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A Take on GMAT Takeaways
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18 Mar 2015, 04:35
FROM Veritas Prep Blog: A Take on GMAT Takeaways

Once you have covered your fundamentals, we suggest you to practice advanced questions and jot down your takeaways from them. Sometimes students wonder how to find that all important “takeaway”. Today, let’s discuss how to elicit a takeaway from a question which seems to have none.
What is a takeaway? It is a small note to yourself which you would do well to remember while going for the exam. Even if you don’t remember the exact property you jotted down, knowing that such a property exists is enough. You can always try it on a couple of numbers in the test to recall the exact content.
The question we will discuss today serves another purpose – it discusses properties of squares of odd and even integers so in a sense is a continuation of our advanced number properties discussion.
Question: Given x and y are positive integers such that y is odd, is x divisible by 4?
Statement 1: When (x^2 + y^2) is divided by 8, the remainder is 5.
Statement 2: x – y = 3
Solution: As of now, we don’t know any specific properties of squares of odd and even integers. However, we do have a good (presumably!) understanding of divisibility. To recap quickly, divisibility is nothing but grouping. To take an example, if we divide 10 by 2, out of 10 marbles, we make groups of 2 marbles each. We can make 5 such groups and nothing will be left over. So quotient is 5 and remainder is 0. Similarly if you divide 11 by 2, you make 5 groups of 2 marbles each and 1 marble is left over. So 5 is the quotient and 1 is the remainder. For more on these concepts, check out our previous posts on divisibility.
Coming back to our question,
First thing that comes to mind is that if y is odd, y = (2k + 1).
We have no information on x so let’s proceed to the two statements.
Statement 1: When (x^2 + y^2) is divided by 8, the remainder is 5.
The statement tell us something about y^2 so let’s get that.
If y = (2k + 1)
y^2 = (2k + 1)^2 = 4k^2 + 4k + 1 = 4k(k + 1) + 1
Since one of k and (k+1) will definitely be even (out of any two consecutive integers, one is always even, the other is always odd), k(k+1) will be even. So 4k(k+1) will be divisible by 4*2 i.e. by 8. So when y^2 is divided by 8, it will leave a remainder 1.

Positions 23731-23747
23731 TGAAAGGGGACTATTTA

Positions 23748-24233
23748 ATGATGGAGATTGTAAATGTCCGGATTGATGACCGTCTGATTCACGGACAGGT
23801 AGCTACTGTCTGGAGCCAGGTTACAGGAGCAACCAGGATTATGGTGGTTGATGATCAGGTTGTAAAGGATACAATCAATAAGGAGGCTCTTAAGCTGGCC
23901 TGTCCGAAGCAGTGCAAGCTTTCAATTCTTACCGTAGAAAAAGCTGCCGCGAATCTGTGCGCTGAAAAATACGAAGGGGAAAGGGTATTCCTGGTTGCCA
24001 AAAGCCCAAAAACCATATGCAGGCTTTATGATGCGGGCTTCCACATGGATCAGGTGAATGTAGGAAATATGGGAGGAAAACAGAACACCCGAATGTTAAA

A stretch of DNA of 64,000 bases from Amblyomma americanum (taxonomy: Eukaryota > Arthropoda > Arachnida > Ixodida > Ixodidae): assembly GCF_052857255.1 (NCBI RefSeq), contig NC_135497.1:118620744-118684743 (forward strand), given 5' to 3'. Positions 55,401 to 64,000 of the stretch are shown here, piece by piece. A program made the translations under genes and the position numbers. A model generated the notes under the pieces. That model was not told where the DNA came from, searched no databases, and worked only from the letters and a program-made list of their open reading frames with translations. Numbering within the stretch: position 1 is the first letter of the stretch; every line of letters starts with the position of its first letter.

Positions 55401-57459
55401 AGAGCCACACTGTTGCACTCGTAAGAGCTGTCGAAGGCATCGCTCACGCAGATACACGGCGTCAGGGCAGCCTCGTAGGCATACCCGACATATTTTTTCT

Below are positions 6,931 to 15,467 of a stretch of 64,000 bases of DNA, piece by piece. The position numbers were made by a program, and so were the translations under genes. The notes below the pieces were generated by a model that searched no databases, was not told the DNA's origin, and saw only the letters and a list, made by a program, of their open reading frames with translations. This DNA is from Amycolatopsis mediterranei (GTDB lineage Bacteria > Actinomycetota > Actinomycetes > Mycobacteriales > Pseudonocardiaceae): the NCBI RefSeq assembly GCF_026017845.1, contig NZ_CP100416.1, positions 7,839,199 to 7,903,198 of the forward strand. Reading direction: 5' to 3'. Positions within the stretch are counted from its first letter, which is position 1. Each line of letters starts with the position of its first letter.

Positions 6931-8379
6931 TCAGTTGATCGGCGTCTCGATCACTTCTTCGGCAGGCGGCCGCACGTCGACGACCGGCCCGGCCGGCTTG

When y^2 is divided by 8, remainder is 1. To get a remainder of 5 when x^2 + y^2 is divided by 8, we should get a remainder of 4 when x^2 is divided by 8. So x must be even. If x were odd, the remainder when x^2 were divided by 8 would have been 1. So we know that x is divisible by 2 but we don’t know whether it is divisible by 4 yet.
x^2 = 8a + 4 (when x^2 is divided by 8, it leaves remainder 4)
x^2 = 4(2a + 1)
So x = 2*√Odd Number
Square root of an odd number will be an odd number so we can see that x is even but not divisible by 4. This statement alone is sufficient to say that x is NOT divisible by 4.
Statement 2: x – y = 3
Since y is odd, we can say that x will be even (Since Even – Odd = Odd). But whether x is divisible by 2 only or by 4 as well, we cannot say. This statement alone is not sufficient.
Answer (A)
So could you point out the takeaway from this question?
Note that when we were analyzing y, we used no information other than that it is odd. We found out that the square of any odd number when divided by 8 will always yield a remainder of 1.
Now what can you say about the square of an even number? Say you have an even number x.
x = 2a
x^2 = 4a^2
This tells us that x^2 will be divisible by 4 i.e. we can make groups of 4 with nothing leftover. What happens when we try to make groups of 8? We join two groups of 4 each to make groups of 8. If the number of groups of 4 is even, we will have no remainder leftover. If the number of groups of 4 is odd, we will have 1 group leftover i.e. 4 leftover. So when the square of an even number is divided by 8, the remainder is either 0 or 4.
Looking at it in another way, we can say that if a is odd, x^2 will be divisible by 4 and will leave a remainder of 4 when divided by 8. If a is even, x^2 will be divisible by 16 and will leave a remainder of 0 when divided by 8.
Takeaways
 The square of any odd number when divided by 8 will always yield a remainder of 1.
 The square of any even number will be either divisible by 4 but not by 8 or it will be divisible by 16 (obvious from the fact that squares have even powers of prime factors so 2 will have a power of 2 or 4 or 6 etc). In the first case, the remainder when it is divided by 8 will be 4; in the second case the remainder will be 0.
Karishma, a Computer Engineer with a keen interest in alternative Mathematical approaches, has mentored students in the continents of Asia, Europe and North America. She teaches the GMAT for Veritas Prep and regularly participates in content development projects such as this blog!

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Math Expert
Joined: 02 Sep 2009
Posts: 52344

Re: A Take on GMAT Takeaways
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28 Jan 2018, 22:52




Re: A Take on GMAT Takeaways &nbs
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28 Jan 2018, 22:52